by Nikisch in 1913. Two years later Stojowski gave the first American
performance in Carnegie Hall and in 1916 the dedicatee himself played
the work in the same hall to great acclaim.
The layout of this work is most unusual. It consists
of a Prologue, Scherzo and a Theme and ten Variations, all played without
a break (Very sensibly Hyperion track all 13 sections individually.)
Indeed, when Paderewski gave the work in New York it was billed as ‘Prologue,
Scherzo and Variations’.
The Prologue is a rhapsodic andante. Once again the
composer does demonstrate something of a propensity for dalliance along
the way. The music is richly romantic and lushly scored. Such passages
as the intense, memorably soaring violin theme (at Track 4, 5’ 34")
are a delight – naughty but nice!
By contrast, the Scherzo is all energy, featuring some
puckish writing for wind and brass. The piano constantly scampers around.
This is sparkling, witty music which is, I imagine, very difficult to
play well (as it certainly is here)
The theme on which the variations are based (Track
6) is a powerful, deep melody given out by the strings with piano accompaniment.
Like all good variation material it is memorable and capable of much
manipulation. The piano is silent in the first variation (Track 7),
an expansive solo for cor anglais. Thereafter, however, the soloist
leads the argument (but fully supported by the orchestra who are true
partners as the variations unfold.) With the exception of the Variation
10, the Finale, all the variations are concise with the longest of them
lasting only just over 2 minutes. Stojowski was cunning in his choice
of the theme and variations form for this allows him to show off the
technique of his soloist (to say nothing of his own skills as an orchestrator)
in many different ways and in a variety of tempi and rhythms. The variations
are inventive, resourceful and tautly constructed.
This last movement occupies over 20 minutes of the
concerto’s duration and it clearly makes copious and varied demands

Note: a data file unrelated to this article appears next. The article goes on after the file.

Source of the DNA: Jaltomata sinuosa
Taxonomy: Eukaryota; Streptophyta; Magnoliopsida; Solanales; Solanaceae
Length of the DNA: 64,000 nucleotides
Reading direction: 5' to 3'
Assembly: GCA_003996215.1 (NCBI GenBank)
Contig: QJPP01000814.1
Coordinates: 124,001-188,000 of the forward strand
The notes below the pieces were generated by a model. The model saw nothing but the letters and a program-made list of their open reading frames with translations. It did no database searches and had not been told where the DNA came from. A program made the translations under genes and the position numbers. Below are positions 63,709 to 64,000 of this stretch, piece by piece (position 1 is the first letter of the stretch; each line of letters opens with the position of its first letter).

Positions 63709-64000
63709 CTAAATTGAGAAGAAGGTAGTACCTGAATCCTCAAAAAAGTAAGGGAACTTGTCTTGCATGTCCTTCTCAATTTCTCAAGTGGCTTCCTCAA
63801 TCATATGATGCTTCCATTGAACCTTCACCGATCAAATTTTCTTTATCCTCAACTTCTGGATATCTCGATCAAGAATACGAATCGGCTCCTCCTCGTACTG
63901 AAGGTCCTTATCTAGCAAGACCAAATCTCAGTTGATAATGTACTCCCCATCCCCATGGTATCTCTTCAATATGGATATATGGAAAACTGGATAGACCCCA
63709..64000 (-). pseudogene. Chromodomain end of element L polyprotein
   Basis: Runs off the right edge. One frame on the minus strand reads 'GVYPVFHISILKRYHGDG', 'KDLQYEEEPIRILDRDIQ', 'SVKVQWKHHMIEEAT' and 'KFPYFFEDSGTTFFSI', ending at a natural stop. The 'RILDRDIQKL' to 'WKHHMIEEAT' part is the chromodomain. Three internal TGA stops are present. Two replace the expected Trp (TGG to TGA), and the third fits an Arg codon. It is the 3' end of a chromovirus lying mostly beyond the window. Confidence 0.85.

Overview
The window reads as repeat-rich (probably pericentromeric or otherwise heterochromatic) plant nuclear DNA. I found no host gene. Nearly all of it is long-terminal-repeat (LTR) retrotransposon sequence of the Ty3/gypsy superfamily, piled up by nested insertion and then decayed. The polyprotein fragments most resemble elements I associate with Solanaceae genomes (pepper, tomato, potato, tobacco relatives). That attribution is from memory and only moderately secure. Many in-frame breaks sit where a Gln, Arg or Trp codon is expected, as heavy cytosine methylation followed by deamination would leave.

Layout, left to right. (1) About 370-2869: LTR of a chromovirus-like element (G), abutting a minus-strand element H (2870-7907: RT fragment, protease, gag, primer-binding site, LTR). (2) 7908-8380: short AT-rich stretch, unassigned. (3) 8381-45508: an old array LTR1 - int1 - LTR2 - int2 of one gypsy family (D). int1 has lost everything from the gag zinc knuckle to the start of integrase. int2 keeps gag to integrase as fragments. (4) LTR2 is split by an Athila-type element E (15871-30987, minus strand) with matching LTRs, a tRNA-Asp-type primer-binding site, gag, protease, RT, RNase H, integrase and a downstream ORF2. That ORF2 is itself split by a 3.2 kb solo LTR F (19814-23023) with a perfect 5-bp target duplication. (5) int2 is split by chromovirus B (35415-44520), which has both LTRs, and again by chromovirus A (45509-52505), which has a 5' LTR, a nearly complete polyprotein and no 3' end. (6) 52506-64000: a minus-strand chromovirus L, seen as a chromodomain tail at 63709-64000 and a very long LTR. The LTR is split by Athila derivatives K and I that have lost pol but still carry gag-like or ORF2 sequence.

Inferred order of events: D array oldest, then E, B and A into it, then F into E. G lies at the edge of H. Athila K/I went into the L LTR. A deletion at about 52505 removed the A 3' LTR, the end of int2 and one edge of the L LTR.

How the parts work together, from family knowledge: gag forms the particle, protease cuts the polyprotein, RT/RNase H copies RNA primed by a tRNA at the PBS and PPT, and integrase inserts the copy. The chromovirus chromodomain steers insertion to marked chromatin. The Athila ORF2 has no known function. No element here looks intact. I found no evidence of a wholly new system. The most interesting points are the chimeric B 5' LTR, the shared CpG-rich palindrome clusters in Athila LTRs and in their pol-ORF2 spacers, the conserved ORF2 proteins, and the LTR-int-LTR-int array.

on the soloist. Jonathan Plowright gives a stunning performance (as,
indeed, he does of all the music on this CD), culminating in a dazzling
yet poetic account of the long final variation. This starts off sounding
like The Sorcerer’s Apprentice but eventually the music dies
away in a subdued ending which is quite unlike the ending of a ‘conventional’
romantic concerto but most effective and satisfying.
Throughout this disc Jonathan Plowright’s playing is
simply a knockout. In the power and trenchancy of his playing (when
required) he reminded me of John Ogdon at his finest. But besides calling
for sheer virtuosity these concertos offer ample opportunities for him
to display delicacy, sensitivity and fantasy and never is he found wanting.
The same is true of the BBC Scottish Symphony Orchestra under the energetic
and perspicacious direction of Martyn Brabbins. Their accompaniments
are superb, matching the flair, dexterity and passion of their soloist.
Many CDs are issued which feature so-called neglected
masterpieces but all too often it is readily apparent that the neglect
of the works in question has not been unjustified. This is emphatically
not the case here. As I have commented, Stojowski does sometimes
linger a little self-indulgently but overall these concertos are expertly
crafted and they contain memorable thematic material – all, right, let’s
be honest, good tunes, in fact. In short, both are hugely enjoyable.
I count them as major discoveries and I have no doubt that when the
editor seeks nominations for CD of the year this release will be very
high on my shortlist.
In summary, this CD offers top class musicianship,
excellent notes, fine recorded sound and an opportunity to hear two
marvellous, scandalously neglected romantic piano concertos. Rush out,
buy it – and enjoy!
See also review by Rob Barnett
Romantic Piano Concerto Series